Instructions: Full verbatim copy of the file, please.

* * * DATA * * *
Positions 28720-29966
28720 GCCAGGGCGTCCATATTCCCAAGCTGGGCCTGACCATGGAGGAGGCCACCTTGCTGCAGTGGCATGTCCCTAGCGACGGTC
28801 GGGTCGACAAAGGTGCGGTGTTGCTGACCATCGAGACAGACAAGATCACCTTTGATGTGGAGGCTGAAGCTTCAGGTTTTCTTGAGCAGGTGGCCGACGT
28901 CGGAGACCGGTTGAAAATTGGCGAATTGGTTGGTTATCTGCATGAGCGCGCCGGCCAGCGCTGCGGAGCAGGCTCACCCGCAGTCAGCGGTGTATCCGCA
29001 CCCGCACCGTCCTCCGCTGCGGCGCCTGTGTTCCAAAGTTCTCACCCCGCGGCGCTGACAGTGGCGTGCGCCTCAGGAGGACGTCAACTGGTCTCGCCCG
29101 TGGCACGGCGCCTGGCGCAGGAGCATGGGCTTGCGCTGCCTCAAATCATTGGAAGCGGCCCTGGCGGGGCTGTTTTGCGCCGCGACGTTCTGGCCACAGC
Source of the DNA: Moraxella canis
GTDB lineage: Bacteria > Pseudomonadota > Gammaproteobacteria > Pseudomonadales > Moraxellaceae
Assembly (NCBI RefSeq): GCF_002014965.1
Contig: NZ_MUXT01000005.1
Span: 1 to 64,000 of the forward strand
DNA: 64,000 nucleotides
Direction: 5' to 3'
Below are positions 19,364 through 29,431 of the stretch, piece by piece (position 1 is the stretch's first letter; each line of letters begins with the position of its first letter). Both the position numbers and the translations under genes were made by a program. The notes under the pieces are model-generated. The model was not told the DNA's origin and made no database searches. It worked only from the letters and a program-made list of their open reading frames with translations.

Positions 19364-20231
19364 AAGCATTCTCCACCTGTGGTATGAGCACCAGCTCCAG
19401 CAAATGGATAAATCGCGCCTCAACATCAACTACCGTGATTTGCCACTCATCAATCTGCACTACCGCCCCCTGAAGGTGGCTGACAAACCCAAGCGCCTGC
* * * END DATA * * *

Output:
Positions 28720-29966
28720 GCCAGGGCGTCCATATTCCCAAGCTGGGCCTGACCATGGAGGAGGCCACCTTGCTGCAGTGGCATGTCCCTAGCGACGGTC
28801 GGGTCGACAAAGGTGCGGTGTTGCTGACCATCGAGACAGACAAGATCACCTTTGATGTGGAGGCTGAAGCTTCAGGTTTTCTTGAGCAGGTGGCCGACGT
28901 CGGAGACCGGTTGAAAATTGGCGAATTGGTTGGTTATCTGCATGAGCGCGCCGGCCAGCGCTGCGGAGCAGGCTCACCCGCAGTCAGCGGTGTATCCGCA
29001 CCCGCACCGTCCTCCGCTGCGGCGCCTGTGTTCCAAAGTTCTCACCCCGCGGCGCTGACAGTGGCGTGCGCCTCAGGAGGACGTCAACTGGTCTCGCCCG
29101 TGGCACGGCGCCTGGCGCAGGAGCATGGGCTTGCGCTGCCTCAAATCATTGGAAGCGGCCCTGGCGGGGCTGTTTTGCGCCGCGACGTTCTGGCCACAGC
Source of the DNA: Moraxella canis
GTDB lineage: Bacteria > Pseudomonadota > Gammaproteobacteria > Pseudomonadales > Moraxellaceae
Assembly (NCBI RefSeq): GCF_002014965.1
Contig: NZ_MUXT01000005.1
Span: 1 to 64,000 of the forward strand
DNA: 64,000 nucleotides
Direction: 5' to 3'
Below are positions 19,364 through 29,431 of the stretch, piece by piece (position 1 is the stretch's first letter; each line of letters begins with the position of its first letter). Both the position numbers and the translations under genes were made by a program. The notes under the pieces are model-generated. The model was not told the DNA's origin and made no database searches. It worked only from the letters and a program-made list of their open reading frames with translations.

Positions 19364-20231
19364 AAGCATTCTCCACCTGTGGTATGAGCACCAGCTCCAG
19401 CAAATGGATAAATCGCGCCTCAACATCAACTACCGTGATTTGCCACTCATCAATCTGCACTACCGCCCCCTGAAGGTGGCTGACAAACCCAAGCGCCTGC